Friday, August 15, 2008

US Rep. Ileana Ros-Lehtinen rejects Medicare fraud remedy....

You wonder why?
"...fraud seems to be a major industry in South Florida..."
"...billions of dollars defrauded from Medicare...."
"...Ros-Lehtinen has banked $180,000 from Big Pharma and HMOs."

JUST LOOK AT THE TRIAL, dubbed by Fed Prosecutors as Largest Private Fraud Case in the history of America:

Poulsen was president, chairman, chief executive officer and an owner of Dublin, Ohio-based NCFE, one of the largest healthcare finance companies in the United States until it filed for bankruptcy in November 2002.

After the witness tampering indictment was returned, Poulsen’s fraud trial was severed from the other NCFE defendants. Poulsen will face the fraud charges at trial scheduled to begin Oct. 1, 2008. Demmler's sentencing date has not yet been set. Both men have been in custody since their arrests.

The case is being prosecuted by Assistant U.S. Attorney Doug Squires and Trial Attorneys Leo Wise and Nathan Dimock of the Criminal Division’s Fraud Section. The case was investigated by the FBI.

Go to:

Tuesday, August 12, 2008
US Rep. Ileana Ros-Lehtinen rejects Medicare fraud remedy
The Miami Herald is outdoing itself lately with investigations. As the staff shrinks, will the good work still have a chance to continue? The answer will have telling effect on our civic culture, and on the jail population. Fewer crooks will be incarcerated if the Herald isn’t able to keep on exposing fraud.

In fact, fraud seems to be a major industry in South Florida. Look at two of our most important economic sectors:

· Real estate. Mortgage fraud on all sides has been exposed in the Herald as a reason for the steep rise of home prices a few years ago and now the drop. This was accomplished by our neighbors the bankers, mortgage brokers, borrowers and lenders. Working together and individually to get rich like good Americans or just to be housed, they came close to wrecking the whole national economy. Rampant was the word the Herald used to characterize the level of mortgage fraud.

· Health care. Now the Herald has chronicled billions of dollars defrauded from Medicare – that’s from our pockets, fellow citizens – by our neighbors, the fraudsters. This was billions annually in South Florida, not the whole country. An incredible haul. Perhaps it explains the big houses and fancy yachts in our splendid part of the land.

And what is the remedy? Congress! At least in the case of Medicare fraud. So it says on the front page of Monday’s Herald. Headline: Fraud Remedy Denied.

Headlines often are written in the passive voice without full verb forms. Let’s do a little exercise here and put this in the active voice. Congress Denied Fraud Remedy.

As the Herald’s Jay Weaver reported exhaustively, the Medicare agency tried repeatedly for more money to combat fraud, and Congress always throttled the attempt. Weaver shows fine enterprise in interviewing two local members of Congress to delve into the reasons.

Interestingly, Republican Sen. Mel Martinez is on the good side (first-termer behavior?) of this issue, and is backing legislation to stop fraud. He says $1 invested in anti-fraud measures will yield $10 in fraud-reduction, the Herald reports.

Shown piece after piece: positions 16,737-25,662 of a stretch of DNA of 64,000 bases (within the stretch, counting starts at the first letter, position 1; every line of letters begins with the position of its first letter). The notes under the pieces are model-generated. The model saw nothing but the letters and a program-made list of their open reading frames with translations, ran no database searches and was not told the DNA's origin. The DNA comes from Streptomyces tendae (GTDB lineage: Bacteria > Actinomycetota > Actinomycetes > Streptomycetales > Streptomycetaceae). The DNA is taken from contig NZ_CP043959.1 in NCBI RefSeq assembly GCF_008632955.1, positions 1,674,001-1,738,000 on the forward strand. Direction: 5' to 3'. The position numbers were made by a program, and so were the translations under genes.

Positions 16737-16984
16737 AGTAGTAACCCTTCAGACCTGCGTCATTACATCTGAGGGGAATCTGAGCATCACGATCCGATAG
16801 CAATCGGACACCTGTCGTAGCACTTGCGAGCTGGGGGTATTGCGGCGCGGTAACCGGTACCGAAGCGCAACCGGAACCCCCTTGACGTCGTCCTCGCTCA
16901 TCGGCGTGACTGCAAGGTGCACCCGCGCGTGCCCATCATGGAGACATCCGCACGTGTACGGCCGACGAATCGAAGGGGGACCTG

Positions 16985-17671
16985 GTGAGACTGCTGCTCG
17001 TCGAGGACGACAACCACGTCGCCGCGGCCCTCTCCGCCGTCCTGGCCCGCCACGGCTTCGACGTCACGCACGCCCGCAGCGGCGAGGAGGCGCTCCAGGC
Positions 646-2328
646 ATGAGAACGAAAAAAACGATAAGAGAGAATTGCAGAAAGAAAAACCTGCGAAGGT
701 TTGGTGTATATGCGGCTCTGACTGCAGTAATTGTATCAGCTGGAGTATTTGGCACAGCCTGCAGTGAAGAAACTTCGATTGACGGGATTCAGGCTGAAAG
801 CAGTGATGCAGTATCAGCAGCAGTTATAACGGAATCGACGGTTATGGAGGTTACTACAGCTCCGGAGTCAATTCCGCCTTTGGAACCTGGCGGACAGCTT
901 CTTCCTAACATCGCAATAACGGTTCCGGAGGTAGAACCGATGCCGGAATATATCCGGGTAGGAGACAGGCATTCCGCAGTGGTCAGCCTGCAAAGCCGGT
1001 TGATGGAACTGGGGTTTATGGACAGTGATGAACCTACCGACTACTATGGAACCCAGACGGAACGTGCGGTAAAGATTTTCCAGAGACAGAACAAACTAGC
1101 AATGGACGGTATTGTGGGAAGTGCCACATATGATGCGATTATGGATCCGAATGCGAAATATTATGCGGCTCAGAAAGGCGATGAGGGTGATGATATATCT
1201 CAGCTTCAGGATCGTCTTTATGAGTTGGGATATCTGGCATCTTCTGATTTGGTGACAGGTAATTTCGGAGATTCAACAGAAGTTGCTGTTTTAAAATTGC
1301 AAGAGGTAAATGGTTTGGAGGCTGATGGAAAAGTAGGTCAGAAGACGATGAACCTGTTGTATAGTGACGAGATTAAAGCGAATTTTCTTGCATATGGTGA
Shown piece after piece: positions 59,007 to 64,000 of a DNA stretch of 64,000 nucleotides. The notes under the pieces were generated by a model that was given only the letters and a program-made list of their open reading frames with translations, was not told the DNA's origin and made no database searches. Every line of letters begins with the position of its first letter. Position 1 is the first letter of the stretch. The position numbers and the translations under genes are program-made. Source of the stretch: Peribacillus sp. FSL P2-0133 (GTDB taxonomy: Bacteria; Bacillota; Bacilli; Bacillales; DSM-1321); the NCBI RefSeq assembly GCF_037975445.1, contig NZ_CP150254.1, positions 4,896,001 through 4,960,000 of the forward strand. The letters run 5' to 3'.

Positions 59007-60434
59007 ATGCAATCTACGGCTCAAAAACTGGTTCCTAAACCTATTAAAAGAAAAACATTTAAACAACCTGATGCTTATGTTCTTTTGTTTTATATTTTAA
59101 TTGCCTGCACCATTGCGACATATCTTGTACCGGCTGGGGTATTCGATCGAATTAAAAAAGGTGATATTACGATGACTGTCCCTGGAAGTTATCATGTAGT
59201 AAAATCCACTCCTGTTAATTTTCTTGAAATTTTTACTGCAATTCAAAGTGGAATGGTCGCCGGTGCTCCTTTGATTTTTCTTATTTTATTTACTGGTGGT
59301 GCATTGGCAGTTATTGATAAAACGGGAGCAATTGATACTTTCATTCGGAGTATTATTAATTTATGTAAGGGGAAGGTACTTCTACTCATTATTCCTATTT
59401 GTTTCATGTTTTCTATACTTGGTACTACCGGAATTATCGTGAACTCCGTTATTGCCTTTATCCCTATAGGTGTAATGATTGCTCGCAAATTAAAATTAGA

Then Weaver turns to my congresswoman, Rep. Ileana Ros-Lehtinen, FL-18, in the U.S. House since 1989, and she speaks out of both sides of her Republican mouth. Medicare needs help to fight fraud, but it’s risky for lawmakers to give money to an agency recognized for incompetence, she says:

“If you increase the money for oversight, then it looks like you’re fattening up the bureaucracy, even when it’s really for oversight and fighting fraud,” she said. “It’s a difficult choice.”

She then chose according to the ideology of small-government-is-best, and voted against it.

Perhaps it’s not ideology. Campaign donations could be another motivation. And thanks to research from the Florida Democratic Party, we have some detail on Ros-Lehtinen’s connection to Medicare fraud via past donations for her re-election.

From an FDP news release last week:

“In 1998, the largest home health care provider in South Florida was charged with bilking Medicare for more than $45 million in fake services. The company's founder had been a donor to Ileana Ros-Lehtinen's campaign for re-election to Congress.

“Congress did have the opportunity to fight back against Medicare fraud before it reached crisis proportions, but Ros-Lehtinen voted against allowing Congress to pursue its Constitutionally-mandated oversight role. In 1995, she voted for the so-called Medicare Preservation Act (HR 2421, Roll Call 731, 1995). The Act that Ros-Lehtinen voted for "crippled the efforts of law enforcement agencies to control health-care fraud abuse in the Medicare program," according to the then-inspector general of the Department of Health and Human Services.

“Even then, Ros-Lehtinen voted with the Republican Party line and against the best interest of the people of her district, a pattern that continues almost 15 years later.”

The FDP release reports that Ros-Lehtinen has banked $180,000 from Big Pharma and HMOs.
The charge:

“Ros-Lehtinen is either complicit or easily bamboozled, but any way you cut it she has no business representing South Florida in the United States Congress,” said Eric Jotkoff, FDP spokesman.

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